By Christian Leuprecht, David Skillicorn and Clark McCauley, May 23, 2019
The road to hell is paved with good intentions. The Christchurch Call – a pledge for more Internet censorship to “eliminate terrorist and violent extremist content online” – will not work. To the contrary, censorship plays right into Christchurch shooter’s hands, and embolden those who are prone to emulate him. The Christchurch perpetrator and his likes have a plan: jujitsu politics – using our strength against us. They believe that over-reaction to extremist violence will strengthen the extremists’ case against the liberal consensus that dominates the Western world.
French president Emmanuel Macron and New Zealand Prime Minister Jacinda Ardern’s push for the Christchurch Call is tempting because everyone, politicians first and foremost, would like to do something to prevent another Christchurch – or at least to be seen doing something.
Unfortunately, however, removing the Christchurch shooter’s manifesto from the Internet is actually counter-productive. It keeps the world ignorant of the structure and power of the ideas he espoused, without doing anything to stop their proliferation in the darkest corners of the Internet. Making bad ideas undiscussable makes them all the more attractive to some people.
Controlling Internet content is also ineffective in reducing extremist violence. Opinions, even though they may be radical or even violent, are only weakly connected to violent action. Although terrorists are radicals, most radicals are not terrorists. Trying to control ideology is both too broad and too weak to have much of an impact on violence.
The drivers of the transition from opinion to violence are complex and highly dependent on context. The Internet does not “cause” grievance. Instead, personal experience makes the political personal. Grievance is learned, and amplified first-hand: The Christchurch shooter’s 2010 trip to France (as well as North Korea, Pakistan, Eastern Europe and elsewhere) turned his grievance (from his immersion in the online world of white-nationalist message boards) into outrage.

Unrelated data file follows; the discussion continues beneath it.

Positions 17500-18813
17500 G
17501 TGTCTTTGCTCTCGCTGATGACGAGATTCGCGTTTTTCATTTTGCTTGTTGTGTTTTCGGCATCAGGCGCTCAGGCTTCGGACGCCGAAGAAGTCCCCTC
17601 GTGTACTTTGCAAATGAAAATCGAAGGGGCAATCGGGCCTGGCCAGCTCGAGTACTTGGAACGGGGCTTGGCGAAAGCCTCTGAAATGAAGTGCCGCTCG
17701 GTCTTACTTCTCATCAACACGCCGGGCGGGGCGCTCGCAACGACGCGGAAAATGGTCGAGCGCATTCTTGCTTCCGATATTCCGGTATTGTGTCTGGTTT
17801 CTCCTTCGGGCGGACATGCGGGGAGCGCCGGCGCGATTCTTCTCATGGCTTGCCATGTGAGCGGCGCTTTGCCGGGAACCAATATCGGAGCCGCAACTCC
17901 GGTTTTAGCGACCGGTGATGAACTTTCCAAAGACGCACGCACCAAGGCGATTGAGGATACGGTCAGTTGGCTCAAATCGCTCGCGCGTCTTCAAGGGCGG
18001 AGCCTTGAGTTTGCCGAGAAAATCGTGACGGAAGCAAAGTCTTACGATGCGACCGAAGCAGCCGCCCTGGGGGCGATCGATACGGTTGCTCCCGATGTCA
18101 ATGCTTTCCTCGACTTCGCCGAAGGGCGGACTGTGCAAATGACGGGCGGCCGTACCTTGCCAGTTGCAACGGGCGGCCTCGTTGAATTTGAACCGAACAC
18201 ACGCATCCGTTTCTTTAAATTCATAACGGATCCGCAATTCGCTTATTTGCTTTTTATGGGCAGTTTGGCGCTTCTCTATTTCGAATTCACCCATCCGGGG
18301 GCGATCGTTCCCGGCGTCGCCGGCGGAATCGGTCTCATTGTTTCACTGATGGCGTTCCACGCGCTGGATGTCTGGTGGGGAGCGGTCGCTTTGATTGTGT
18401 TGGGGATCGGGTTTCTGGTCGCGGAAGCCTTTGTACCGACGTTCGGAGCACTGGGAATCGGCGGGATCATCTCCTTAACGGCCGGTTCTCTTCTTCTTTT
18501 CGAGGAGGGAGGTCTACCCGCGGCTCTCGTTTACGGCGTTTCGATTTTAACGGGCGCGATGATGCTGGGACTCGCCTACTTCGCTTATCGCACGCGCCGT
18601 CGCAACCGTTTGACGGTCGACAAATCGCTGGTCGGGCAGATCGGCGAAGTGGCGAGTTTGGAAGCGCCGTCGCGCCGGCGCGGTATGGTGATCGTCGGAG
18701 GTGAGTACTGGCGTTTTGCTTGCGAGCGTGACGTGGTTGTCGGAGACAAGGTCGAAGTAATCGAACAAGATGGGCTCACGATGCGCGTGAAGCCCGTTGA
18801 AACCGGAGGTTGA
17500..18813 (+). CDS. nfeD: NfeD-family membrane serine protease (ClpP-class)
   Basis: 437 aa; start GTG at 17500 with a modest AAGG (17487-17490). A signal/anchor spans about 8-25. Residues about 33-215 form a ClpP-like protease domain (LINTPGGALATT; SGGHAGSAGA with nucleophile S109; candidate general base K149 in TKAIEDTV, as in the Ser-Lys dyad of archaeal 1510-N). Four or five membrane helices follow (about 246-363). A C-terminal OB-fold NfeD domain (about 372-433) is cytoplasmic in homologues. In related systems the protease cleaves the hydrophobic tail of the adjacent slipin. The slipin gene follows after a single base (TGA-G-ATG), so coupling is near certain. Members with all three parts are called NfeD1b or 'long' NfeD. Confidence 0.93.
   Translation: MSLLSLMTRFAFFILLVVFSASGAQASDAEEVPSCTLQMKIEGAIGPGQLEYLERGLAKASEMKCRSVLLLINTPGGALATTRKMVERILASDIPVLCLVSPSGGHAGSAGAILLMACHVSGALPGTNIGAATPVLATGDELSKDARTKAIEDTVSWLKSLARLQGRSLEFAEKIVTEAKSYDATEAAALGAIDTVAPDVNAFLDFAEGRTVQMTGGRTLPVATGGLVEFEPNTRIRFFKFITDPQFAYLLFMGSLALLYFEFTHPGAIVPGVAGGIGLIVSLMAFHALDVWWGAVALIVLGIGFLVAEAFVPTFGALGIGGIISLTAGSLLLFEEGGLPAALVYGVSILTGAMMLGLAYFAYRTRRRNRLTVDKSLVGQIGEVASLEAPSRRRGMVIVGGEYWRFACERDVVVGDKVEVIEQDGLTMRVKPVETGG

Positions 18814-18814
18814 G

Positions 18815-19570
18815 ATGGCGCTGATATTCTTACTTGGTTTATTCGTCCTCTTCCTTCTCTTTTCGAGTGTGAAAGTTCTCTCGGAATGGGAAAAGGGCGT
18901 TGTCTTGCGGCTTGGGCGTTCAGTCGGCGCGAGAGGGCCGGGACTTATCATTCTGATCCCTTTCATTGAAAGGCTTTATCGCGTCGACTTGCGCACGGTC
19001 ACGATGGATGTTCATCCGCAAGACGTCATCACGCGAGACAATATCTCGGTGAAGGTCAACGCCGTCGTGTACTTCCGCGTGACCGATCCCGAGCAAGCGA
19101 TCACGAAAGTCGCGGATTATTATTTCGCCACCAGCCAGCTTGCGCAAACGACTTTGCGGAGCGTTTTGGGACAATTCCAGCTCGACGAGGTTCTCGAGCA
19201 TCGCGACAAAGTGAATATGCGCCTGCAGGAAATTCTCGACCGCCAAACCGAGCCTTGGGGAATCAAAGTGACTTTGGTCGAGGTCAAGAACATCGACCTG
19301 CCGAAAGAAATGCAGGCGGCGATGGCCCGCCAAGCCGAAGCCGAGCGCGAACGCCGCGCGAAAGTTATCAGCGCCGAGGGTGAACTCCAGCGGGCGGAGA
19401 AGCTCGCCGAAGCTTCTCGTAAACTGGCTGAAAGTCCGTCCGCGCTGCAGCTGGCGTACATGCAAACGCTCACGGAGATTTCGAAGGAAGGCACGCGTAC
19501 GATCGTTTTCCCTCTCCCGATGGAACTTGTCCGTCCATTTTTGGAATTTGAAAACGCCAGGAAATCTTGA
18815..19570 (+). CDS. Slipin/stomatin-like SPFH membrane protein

France is exemplary of the importance of context. About 25,000 residents of France are now on the Fichiers de signalements pour la prévention et la radicalisation à caractère terroriste (FSPRT, which is France’s terrorist watch list). This is double the number at the time of the Paris attacks of 2015. About half are considered at high risk of moving from thought to action. The equivalent figure in Canada: a few hundred. Canadians have access to the same Internet material – in fact, they have access to more, because France has long “filtered” extremist Internet content. Yet, the Canadian context has proven comparatively robust against extremist violence.
Encouraging companies to remove objectionable content may sound like a good idea, but the social media business model thrives on titillation: sensationalism attracts eyeballs. These companies have little incentive to reduce such content, even though many might find it repugnant.
Mark Zuckerberg is already walking back his pledge on some of the nine points the social media giants agreed to in Paris. Why? Because Macron empowered him to do so. The French president received the privacy delinquent and tax refugee like a sovereign digital economic actor: a warm welcome with all the honours at the Elysée Palace. Zuckerberg featured prominently front and almost-centre in the obligatory group guest photo, one removed from Macron by Rwandan president Paul Kagame. Zuckerberg seemed elated to be back among friends. He had just returned from shutting down debate after 90 minutes of grilling by European parliamentarians in Brussels.
Western democracies depend on an informed citizenry, in which bad ideas are driven out by better ideas. Having the government decide what ideas are acceptable is a quagmire. Delegating private companies such as Facebook and Google to decide what ideas are acceptable is corporate fascism.
Looking back at the war on terrorism that began with the 9/11 attacks, has it really been so successful that we should now extend it to targeting ideas? If suppressing radical ideas would keep us safe, the Soviet Union would still be with us.
Christian Leuprecht is Class of 1965 Professor in Leadership at the Royal Military College and Queen’s University, Senior Fellow at the Macdonald-Laurier Institute, and currently Eisenhower Fellow at the NATO Defence College in Rome. David Skillicorn is Professor in the School of Computing at Queen’s University. Clark McCauley is Research Professor at Bryn Mawr College.
Their chapter titled “Terrorists, Radicals, and Activists: Distinguishing Between Countering Violent Extremism and Preventing Extremist Violence, and Why It Matters” in Countering Violent Extremism and Terrorism is forthcoming with Queen’s University Press.
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